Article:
Diabetes researcher Tove Fall is the recipient of the Leif C. Groop award 2023
Tove Fall became a familiar face during the Covid-19 pandemic when she was often seen in Swedish media talking about the spread and progression of the disease in Sweden. She is also an outstanding diabetes researcher who uses large quantities of data to gain a better understanding of the development of diabetes. Tove Fall is now awarded the Leif C. Groop award for outstanding diabetes research for her work.
Justification for awarding
“Tove Fall at Uppsala University is the recipient of the Leif C. Groop award for outstanding diabetes research 2023 for her significant contributions in the field of molecular epidemiology and the identification of causal pathways contributing to diabetes and atherosclerosis. She has pioneered the field using innovative study designs for causal inference in population-based registry and omics studies.”
The Leif C. Groop award is awarded annually by Lund University Diabetes Centre (LUDC) to an outstanding researcher in the field of diabetes. This year’s recipient came to know Leif Groop’s research already as a PhD student at the Swedish University of Agricultural Sciences (SLU) in Uppsala.
“I am very honoured and it’s particularly exciting to receive an award in Leif Groop’s name. I came into contact with Leif Groop’s work during my PhD studies. A highlight was when I presented my work at a conference in Copenhagen and got to chat with him during a break. That is a fond memory of mine”, says Tove Fall, professor of molecular epidemiology at Uppsala University.
Diabetes in animals
Tove Fall originally trained as a veterinarian and wrote her PhD thesis on the topic of spontaneous diabetes in dogs. She continued her studies of diabetes in animals in different registries and has, for example, together with colleagues investigated if cats and dogs develop the same diseases as their owners based on insurance registry data. They found that dog owners with diabetic dogs presented a higher risk of developing type 2 diabetes themselves, compared to owners of non-diabetic dogs. This may be because dog owners and their dogs have similar exercise habits and share the same environment.
“I believe that my research on diabetes in animals has made me aware that disease progression can look different in different species. This means that I’m open to the possibility that there are things that we don’t understand about the disease.”
Large quantities of data
Several of Tove Fall’s research projects on diseases in humans entail analyses of large quantities of data, in combination with studies of important molecules that may be important for the development of diabetes, for example. Recently, she published a paper that shows there is a strong association between intestinal bacteria and metabolites in the blood. The study is based on large-scale analyses of stool and blood samples from participants. An important aim of this type of research is to increase the knowledge about how the intestinal flora affects people’s health. This research is carried out in collaboration with Marju Orho-Melander, research group leader in diabetes and cardiovascular disease at LUDC.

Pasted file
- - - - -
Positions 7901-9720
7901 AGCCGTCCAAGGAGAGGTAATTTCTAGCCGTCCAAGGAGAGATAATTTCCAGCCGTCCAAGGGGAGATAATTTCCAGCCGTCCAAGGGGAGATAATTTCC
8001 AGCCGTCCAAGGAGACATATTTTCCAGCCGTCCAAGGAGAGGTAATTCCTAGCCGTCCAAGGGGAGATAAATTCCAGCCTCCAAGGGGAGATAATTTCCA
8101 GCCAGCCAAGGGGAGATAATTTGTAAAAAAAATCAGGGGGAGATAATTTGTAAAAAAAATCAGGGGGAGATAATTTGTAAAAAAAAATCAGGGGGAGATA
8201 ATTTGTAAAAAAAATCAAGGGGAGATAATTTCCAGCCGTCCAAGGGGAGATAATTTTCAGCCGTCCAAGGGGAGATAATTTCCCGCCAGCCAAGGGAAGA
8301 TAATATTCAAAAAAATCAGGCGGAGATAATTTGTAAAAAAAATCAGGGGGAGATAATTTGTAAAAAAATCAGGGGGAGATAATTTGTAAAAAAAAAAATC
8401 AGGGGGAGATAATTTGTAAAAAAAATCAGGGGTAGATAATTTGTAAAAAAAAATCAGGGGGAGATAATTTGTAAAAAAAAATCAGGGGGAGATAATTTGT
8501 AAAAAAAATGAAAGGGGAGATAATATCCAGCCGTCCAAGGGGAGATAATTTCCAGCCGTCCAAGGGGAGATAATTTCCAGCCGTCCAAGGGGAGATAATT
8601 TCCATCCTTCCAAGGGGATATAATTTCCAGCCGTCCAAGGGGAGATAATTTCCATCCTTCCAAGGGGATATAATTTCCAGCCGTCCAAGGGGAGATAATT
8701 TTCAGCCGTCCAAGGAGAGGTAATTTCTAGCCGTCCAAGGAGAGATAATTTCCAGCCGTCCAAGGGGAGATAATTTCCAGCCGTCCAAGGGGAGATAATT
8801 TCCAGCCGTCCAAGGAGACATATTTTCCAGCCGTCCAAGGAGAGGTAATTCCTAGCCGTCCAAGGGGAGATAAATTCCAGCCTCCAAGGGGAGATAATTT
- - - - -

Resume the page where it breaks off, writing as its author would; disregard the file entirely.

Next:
“In future studies, we want to try to understand if some bacteria could be connected with the development of diabetes and insulin resistance. Since I use large amounts of data in my research, I often collaborate with researchers that are experts in different fields”, says Tove Fall.
Disseminating scientific findings
When the Covid-19 pandemic was at its peak, Tove Fall contributed by analysing the spread of the disease in Swedish media. Her analyses were often based on data from the COVID Symptom Study Sweden, which is a research collaboration between diabetes researchers at Lund University and Uppsala University. Moving forwards, this research team is investigating the associations between diabetes and long Covid. She is also a member of the Young Academy of Sweden, which is an interdisciplinary academy that works to spread knowledge and inspire children and young people to do research.
“One of our aims is to show children and young people that it is possible to become a scientist in Sweden. It isn’t just old men in white coats that do research. I was fully committed to becoming a small animal vet, but I changed paths and became a scientist instead. Doing research is very exciting, but it’s also important to be persistent and learn how to handle failure”, she says.
Professor Marju Orho-Melander is chair of the award committee that selects the recipient of the Leif C. Groop award. She did not participate in this year’s selection as she has an ongoing research collaboration with Tove Fall.
The Leif C. Groop award for outstanding research
The Leif C. Groop award is awarded annually by Lund University Diabetes Centre (LUDC) to a young outstanding researcher within the field of diabetes who is active in the Nordic countries. The prize money of 100,000 SEK is awarded for scientific excellence that will benefits patients suffering from diabetes.
The award will be presented in connection with the LUDC DPLU Diabetes research day on February 28 where the recipient will give a lecture.
Leif Groop, born 1947, worked as professor of endocrinology at Lund University from 1993 until retirement and was one of the founding members of Lund University Diabetes Centre (LUDC). He graduated as a physician at University of Bern, Switzerland, and did his PhD at the University of Helsinki. Leif Groop is globally recognized for his contributions to diabetes research, including pioneering work on genetics and heterogeneity of type 2 diabetes.